Dr. M. “Rhea” Seddon is a three-time space shuttle astronaut. She was selected by NASA in 1978 as one of the first six women to enter the astronaut program. On her final flight, STS-58/Columbia, Seddon was payload commander in charge of all science activities. This life science research flight is recognized by NASA as the most successful and efficient Spacelab mission ever flown. In all, Seddon has spent a total of 30 days in space.
The 2015 Astronaut Hall of Fame Induction will take place at 2 p.m. on Saturday, May 30. Admittance into the ceremony is included in admission to Kennedy Space Center Visitor Complex; however, seating is limited and is available on a first-come, first-served basis. For more information, visit www.KennedySpaceCenter.com.Four Space Shuttle Astronauts named to the U.S. Astronaut Hall of Fame @ExploreSpaceKSC Tweet
About Kennedy Space Center Visitor Complex
Kennedy Space Center Visitor Complex brings to life the epic story of the U.S. space program, offering a full day or more of fun and educational activities, including the Kennedy Space Center Tour featuring the Saturn V Center with an actual Saturn V moon rocket, the new Space Shuttle Atlantis℠, Shuttle Launch Experience®, 3D IMAX® space films, Astronaut Encounter, Exploration Space®: Explorers Wanted and many other interactive exhibits. Admission also includes the U.S. Astronaut Hall of Fame®, featuring historic spacecraft and the world’s most comprehensive collection of personal astronaut memorabilia (opens daily at noon; closing times vary by season). Only 45 minutes from Orlando, Fla., Kennedy Space Center Visitor Complex opens daily at 9 a.m. with closing times varying by season. Admission is $50 + tax for adults and $40 + tax for children ages 3-11. Kennedy Space Center Visitor Complex offers annual passes starting at $75 + tax for adults and $60 + tax for children ages 3-11. For more information, call 877-313-2610 or visit www.KennedySpaceCenter.com.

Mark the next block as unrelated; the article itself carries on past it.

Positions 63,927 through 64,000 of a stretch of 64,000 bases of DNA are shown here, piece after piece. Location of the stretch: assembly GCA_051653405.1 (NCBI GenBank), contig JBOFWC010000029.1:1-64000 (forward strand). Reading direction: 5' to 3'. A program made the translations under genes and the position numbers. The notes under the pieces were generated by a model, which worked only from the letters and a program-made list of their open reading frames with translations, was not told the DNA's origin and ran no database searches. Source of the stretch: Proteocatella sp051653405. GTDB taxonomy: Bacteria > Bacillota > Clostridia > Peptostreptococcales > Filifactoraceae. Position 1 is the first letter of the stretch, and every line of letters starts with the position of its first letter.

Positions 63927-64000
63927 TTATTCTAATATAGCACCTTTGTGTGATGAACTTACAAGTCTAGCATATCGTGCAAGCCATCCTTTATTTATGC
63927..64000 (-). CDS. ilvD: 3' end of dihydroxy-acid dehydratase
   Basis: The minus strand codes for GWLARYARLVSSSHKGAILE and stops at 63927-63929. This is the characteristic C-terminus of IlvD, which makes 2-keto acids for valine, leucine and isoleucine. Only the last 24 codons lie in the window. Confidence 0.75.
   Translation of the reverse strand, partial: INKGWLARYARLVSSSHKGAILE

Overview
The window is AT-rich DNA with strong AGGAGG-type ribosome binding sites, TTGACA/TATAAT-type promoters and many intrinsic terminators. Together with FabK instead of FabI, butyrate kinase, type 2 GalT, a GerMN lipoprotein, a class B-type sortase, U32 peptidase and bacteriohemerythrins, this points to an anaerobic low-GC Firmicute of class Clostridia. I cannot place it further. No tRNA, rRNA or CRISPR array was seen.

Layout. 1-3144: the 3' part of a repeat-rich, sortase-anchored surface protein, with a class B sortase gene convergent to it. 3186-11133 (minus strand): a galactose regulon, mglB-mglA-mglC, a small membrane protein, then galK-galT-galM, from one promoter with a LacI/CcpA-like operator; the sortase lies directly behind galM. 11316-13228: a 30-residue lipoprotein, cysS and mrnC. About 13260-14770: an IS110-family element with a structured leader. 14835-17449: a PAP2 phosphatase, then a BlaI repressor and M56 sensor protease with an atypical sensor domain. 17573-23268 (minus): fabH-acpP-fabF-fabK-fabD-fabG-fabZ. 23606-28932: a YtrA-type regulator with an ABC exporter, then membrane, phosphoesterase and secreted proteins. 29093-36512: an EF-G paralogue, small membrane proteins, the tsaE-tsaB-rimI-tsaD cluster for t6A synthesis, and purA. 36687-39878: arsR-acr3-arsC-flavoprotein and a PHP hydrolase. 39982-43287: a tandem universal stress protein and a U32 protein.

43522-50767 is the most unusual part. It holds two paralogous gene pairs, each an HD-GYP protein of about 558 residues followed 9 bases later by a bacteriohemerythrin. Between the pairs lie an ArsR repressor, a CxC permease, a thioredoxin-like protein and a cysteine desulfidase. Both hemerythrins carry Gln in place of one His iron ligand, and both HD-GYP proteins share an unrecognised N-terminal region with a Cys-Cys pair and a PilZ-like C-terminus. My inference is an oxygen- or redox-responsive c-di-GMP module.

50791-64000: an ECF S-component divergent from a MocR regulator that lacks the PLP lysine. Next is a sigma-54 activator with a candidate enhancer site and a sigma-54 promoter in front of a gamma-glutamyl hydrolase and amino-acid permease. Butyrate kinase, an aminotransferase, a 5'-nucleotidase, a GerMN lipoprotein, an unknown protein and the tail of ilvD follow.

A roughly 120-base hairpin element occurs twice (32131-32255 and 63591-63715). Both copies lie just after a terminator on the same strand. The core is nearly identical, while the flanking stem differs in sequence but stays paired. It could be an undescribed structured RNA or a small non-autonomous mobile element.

About the Astronaut Scholarship Foundation
The United States Astronaut Hall of Fame was first conceived in the 1980s, when the six surviving Mercury astronauts sought to create a place where space travelers could be remembered. Their dream was realized in 1990, when the Hall of Fame attraction opened in Titusville, Fla. outside the gates to Kennedy Space Center. Today, the Astronaut Scholarship Foundation serves as a consultant for the Hall of Fame, which includes conducting the selection process of astronauts for enshrinement by an outside committee. The Astronaut Scholarship Foundation awards merit-based scholarships to the best and brightest students pursuing science, technology, engineering and math. The prestigious Astronaut Scholarship is known nationwide for being among the highest scholarships awarded to undergraduate STEM students. Since its inception, ASF has awarded over $4 million in scholarship to more than 370 of the nation's top scholars. For more information, call 321-449-4876 or log on to www.AstronautScholarship.org.